This panel was convened at 1:00 p.m., Friday, April 10, by its moderator Niels Blokker of Leiden University, who introduced the panelists: Stephen Mathias of the United Nations Office of Legal Affairs; Kimberly Prost of the United Nations Security Council 1267 Sanctions Committee; August Reinisch of the University of Vienna; and Lisa Tabassi of the Organization for Security and Co-operation in Europe.
INTRODUCTORY REMARKS BY NIELS BLOKKER *
The theme of this year's annual meeting is "adapting to a rapidly changing world." It is obvious that many of the changes that are taking place in today's world bring challenges for international law. But it is also obvious that during the last few decades international law has developed rules and institutions to deal with these changes. Indeed, this is exactly why international organizations have been created: to manage change. The creation and functioning of international organizations is one important way in which the international community is trying to meet the challenges of change.
Kofi Annan stated some sixteen years ago before the UN General Assembly: "State sovereignty, in its most basic sense, is being redefined by the forces of globalization and international cooperation." What the hundreds of existing international organizations have in common is that they have been created because states considered it in their common interest to cooperate within a permanent framework in areas in which states could no longer perform their functions in isolation. This is true both for organizations created in the 19th century, such as the Universal Postal Union, and for those created later. It is also true for the United Nations and the European Union. And it is true for what is one of the most recently established international organizations, the International Commission on Missing Persons, created in December last year. The question to be discussed in this panel is what role international organizations have played in the processes of adapting to a changing world. To what extent have they been able to provide stability where this was required, for example by offering mechanisms for the peaceful resolution of conflicts, or recently by the creation of the Organization for Security and Co-Operation in Europe Special Monitoring Mission in East Ukraine? To what extent have they been able to promote change where this was necessary, for example by improving the UN financial sanctions regimes?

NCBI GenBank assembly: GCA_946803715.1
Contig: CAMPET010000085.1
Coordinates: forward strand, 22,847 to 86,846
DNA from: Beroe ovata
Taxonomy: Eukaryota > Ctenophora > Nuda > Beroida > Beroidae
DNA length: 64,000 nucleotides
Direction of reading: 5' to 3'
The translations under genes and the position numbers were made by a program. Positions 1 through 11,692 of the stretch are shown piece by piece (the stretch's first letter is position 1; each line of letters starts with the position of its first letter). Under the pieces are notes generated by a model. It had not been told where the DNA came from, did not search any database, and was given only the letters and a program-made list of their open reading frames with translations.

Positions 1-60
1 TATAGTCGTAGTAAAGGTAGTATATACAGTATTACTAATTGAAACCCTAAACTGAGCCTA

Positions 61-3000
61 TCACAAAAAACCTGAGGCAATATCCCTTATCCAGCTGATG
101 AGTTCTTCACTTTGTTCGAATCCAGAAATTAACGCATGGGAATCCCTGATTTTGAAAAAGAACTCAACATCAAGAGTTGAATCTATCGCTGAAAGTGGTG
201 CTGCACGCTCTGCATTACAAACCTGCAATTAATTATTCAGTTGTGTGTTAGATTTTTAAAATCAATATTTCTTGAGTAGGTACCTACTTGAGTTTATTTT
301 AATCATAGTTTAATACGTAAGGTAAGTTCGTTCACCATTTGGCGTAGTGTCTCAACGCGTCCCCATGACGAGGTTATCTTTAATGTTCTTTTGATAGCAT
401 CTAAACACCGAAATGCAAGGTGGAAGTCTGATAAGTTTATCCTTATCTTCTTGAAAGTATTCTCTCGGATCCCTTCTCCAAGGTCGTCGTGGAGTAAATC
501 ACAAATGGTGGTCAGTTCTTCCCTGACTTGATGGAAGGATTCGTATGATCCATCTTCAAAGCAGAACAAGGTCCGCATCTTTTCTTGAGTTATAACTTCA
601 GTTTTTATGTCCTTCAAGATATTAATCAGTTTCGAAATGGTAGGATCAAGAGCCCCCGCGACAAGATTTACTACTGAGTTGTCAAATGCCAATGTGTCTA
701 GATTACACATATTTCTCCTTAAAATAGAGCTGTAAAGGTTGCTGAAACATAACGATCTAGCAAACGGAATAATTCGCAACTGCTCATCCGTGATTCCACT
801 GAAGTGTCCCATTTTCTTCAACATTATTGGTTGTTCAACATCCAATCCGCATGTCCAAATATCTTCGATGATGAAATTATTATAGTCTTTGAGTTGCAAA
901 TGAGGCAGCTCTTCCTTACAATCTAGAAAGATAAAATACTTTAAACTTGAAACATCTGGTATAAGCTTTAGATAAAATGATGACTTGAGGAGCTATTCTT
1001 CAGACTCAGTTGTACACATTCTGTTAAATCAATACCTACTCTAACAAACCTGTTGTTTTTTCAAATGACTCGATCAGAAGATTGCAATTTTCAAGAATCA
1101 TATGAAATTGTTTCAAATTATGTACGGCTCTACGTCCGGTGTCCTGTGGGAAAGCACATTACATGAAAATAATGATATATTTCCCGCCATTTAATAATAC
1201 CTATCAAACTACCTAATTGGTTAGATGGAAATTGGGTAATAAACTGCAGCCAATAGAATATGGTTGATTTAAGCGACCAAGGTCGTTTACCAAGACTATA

I had three things in mind when proposing and organizing this panel. First of all: many organizations were created long ago. The oldest, the Central Commission for the Navigation of the Rhine, was created exactly two hundred years ago. Many were created during and after the World War II. The powers and institutional structures they have reflect the time of their creation. But the world has profoundly changed. Have international organizations been able to keep pace with changes that occur in the areas in which they carry out their functions? If so, how? If not, why not? What should be improved?